Authors are invited to submit original, unpublished research papers that are not being considered in another forum. At least one author is required to attend the symposium and present the paper.  Submissions must be full papers, not extended abstracts.  They should be no longer than twelve (12) pages including figures, tables and references, formatted for 8.5 by 11 or A4 paper using a font size between 10 and 12 points and reasonable margins (1 inch or 2.5 cm on all sides).  Electronic submission of manuscripts (details below) is required unless impossible (PDF strongly preferred, Postscript and ASCII accepted).  Submissions should include the paper title, abstract of 100-250 words, names of authors, their affiliation, email address, and postal address. In addition, the author responsible for correspondence should include his/her telephone number and complete email address..


Panel organizers are invited to submit panel proposals.  A panel should bring together a variety of expert voices on a topic of considerable interest.  The topic may be interesting because it is controversial, because it is of great importance to society or to the field, or because it leads us to think about future directions for document engineering.

A panel proposal may be up to three pages in length.  It should describe the topic of the panel and why it will be interesting to the symposium's participants.  It should also list the panelists, briefly describing their expertise and should note whether any panelist's participation is tentative.  (Note: as this is an academic meeting, panelists are expected to register for the symposium.)

Submission Procedure

DocEng '01 is using the CyberChair system for submission and reviewing.  CyberChair uses an approach in which authors submit abstracts first and then upload the final versions of their papers.  Abstracts are due by June 4, 2001, so that we can assign papers to reviewers.  The full papers and panel proposals are due on June 11, 2001.  (Note that this deadline is extended from the original date; no further extensions will be granted.)

To visit the DocEng '01 submission site, click here.


DocEng '01 will be held in conjunction with the 2001 Conference on Information and Knowledge Management (CIKM '01).


DocEng '01 Program Committee

  • Ethan Munson, Chair, University of Wisconsin-Milwaukee, USA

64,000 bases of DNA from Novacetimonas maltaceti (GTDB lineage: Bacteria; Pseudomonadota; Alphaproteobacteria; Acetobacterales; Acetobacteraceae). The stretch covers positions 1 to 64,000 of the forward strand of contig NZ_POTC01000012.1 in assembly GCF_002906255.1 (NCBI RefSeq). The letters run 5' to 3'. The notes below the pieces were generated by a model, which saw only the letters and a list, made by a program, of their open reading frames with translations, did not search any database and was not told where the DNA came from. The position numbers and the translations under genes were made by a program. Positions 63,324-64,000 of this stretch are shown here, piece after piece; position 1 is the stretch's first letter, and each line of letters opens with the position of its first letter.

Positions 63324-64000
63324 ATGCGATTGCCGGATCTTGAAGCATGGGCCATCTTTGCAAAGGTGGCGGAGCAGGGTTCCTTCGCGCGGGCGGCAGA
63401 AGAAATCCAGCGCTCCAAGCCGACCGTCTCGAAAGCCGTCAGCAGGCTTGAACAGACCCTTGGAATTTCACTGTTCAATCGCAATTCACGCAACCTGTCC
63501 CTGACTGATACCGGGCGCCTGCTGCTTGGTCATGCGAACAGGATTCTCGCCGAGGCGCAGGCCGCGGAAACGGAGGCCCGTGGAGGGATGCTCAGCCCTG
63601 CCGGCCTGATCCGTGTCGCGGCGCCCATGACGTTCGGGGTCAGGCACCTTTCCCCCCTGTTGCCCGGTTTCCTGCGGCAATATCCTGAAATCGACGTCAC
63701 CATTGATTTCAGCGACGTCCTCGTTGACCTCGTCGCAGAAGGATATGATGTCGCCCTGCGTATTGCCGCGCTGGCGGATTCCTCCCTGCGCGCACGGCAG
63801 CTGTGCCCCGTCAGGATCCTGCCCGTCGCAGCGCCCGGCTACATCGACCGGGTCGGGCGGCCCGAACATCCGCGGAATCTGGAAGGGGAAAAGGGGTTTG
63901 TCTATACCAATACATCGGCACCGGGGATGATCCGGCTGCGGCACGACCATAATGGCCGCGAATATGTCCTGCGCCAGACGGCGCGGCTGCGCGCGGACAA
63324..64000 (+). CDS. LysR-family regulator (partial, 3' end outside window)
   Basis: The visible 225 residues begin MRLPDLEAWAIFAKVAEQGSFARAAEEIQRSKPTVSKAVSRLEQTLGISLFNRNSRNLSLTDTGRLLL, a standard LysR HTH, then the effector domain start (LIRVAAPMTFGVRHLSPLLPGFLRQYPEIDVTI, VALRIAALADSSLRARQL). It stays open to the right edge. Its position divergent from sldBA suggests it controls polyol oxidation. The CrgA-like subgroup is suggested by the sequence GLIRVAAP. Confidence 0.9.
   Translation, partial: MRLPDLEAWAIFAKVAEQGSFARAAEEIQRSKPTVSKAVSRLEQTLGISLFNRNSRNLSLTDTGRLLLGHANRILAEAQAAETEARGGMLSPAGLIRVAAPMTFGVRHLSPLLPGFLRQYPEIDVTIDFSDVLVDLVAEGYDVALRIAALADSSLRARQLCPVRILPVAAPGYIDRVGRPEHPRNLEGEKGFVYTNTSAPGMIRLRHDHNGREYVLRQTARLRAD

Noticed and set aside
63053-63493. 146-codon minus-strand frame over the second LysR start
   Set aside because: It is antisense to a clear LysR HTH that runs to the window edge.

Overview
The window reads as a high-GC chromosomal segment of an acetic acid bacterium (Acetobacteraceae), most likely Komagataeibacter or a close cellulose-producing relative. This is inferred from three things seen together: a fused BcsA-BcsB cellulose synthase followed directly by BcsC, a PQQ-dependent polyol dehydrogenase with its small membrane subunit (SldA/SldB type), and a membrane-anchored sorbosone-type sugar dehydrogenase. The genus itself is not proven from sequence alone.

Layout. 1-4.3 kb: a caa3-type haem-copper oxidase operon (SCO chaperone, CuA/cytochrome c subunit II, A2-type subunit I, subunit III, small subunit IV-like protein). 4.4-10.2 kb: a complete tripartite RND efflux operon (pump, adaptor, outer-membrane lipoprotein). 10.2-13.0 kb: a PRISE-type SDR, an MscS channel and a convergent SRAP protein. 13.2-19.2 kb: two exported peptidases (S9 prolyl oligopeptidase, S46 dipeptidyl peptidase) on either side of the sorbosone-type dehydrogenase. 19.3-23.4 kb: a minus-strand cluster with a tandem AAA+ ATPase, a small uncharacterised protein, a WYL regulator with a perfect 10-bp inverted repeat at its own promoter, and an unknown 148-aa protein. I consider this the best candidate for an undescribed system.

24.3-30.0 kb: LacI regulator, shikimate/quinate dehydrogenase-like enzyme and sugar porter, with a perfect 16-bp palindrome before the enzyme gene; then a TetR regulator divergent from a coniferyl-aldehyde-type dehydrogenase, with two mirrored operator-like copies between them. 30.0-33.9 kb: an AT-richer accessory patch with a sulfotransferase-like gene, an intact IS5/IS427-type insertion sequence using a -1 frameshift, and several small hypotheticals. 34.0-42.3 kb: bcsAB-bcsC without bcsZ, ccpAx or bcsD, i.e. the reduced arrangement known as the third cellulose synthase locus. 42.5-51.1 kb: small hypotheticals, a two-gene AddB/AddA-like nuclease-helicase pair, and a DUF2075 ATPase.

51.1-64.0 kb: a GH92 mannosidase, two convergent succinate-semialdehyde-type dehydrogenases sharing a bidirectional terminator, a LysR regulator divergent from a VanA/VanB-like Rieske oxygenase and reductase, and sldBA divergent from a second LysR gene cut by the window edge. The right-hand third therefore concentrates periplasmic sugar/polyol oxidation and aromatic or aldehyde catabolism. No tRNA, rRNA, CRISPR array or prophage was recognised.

• Stephen Arnold, Drexel University, USA
  • David Brailsford, University of Nottingham, UK
  • Heather Brown, University of Exeter, UK
  • Anne Brueggemann-Klein, Technical University of Munich, Germany
  • Les Carr, University of Southampton, UK
  • Rick Furuta, Texas A&M University, USA
  • Roger Hersch, Swiss Federal Technical Institute, Lausanne
  • Jon Herlocker, Oregon State University, USA
  • Rolf Ingold, University of Fribourg, Switzerland
  • Peter King, University of Manitoba, Canada
  • Eila Kuikka, University of Kuopio, Finland
  • Hakon Lie, Opera Software, Norway
  • Jonathan Maletic, University of Memphis, USA
  • Robert Morris, University of Massachusetts, Boston, USA
  • Charles Nicholas, University of Maryland, Baltimore County, USA
  • Francois Paradis, CSIRO, Australia
  • Tom Phelps, University of California, Berkeley, USA
  • B. Prabahkaran, National University of Singapore
  • Cecile Roisin, Universite Pierre Mendes and INRIA, France
  • Lloyd Rutledge, CWI, Netherlands
  • Luiz Fernando Gomes Soares, Catholic University of Rio de Janeiro, Brazil
  • C. M. Sperberg-McQueen, W3C, USA
  • Christine Vanoirbeek, Swiss Federal Technical Institute, Lausanne
  • Michalis Vazirgiannis, Athens University of Economics and Business, Greece
  • Anne-Marie Vercoustre, CSIRO, Australia
  • Derick Wood, Hong Kong University of Science and Technology, Hong Kong

Document Engineering Steering Committee

  • Heather Brown, University of Exeter, UK
  • Anne Brueggemann-Klein, Technical University of Munich, Germany
  • Rolf Ingold, University of Fribourg, Switzerland
  • Peter King, University of Manitoba, Canada
  • Ethan Munson, University of Wisconsin-Milwaukee, USA
  • Charles Nicholas, University of Maryland, Baltimore County, USA
  • Cecile Roisin, Universite Pierre Mendes and INRIA, France
  • Christine Vanoirbeek, Swiss Federal Technical Institute, Lausanne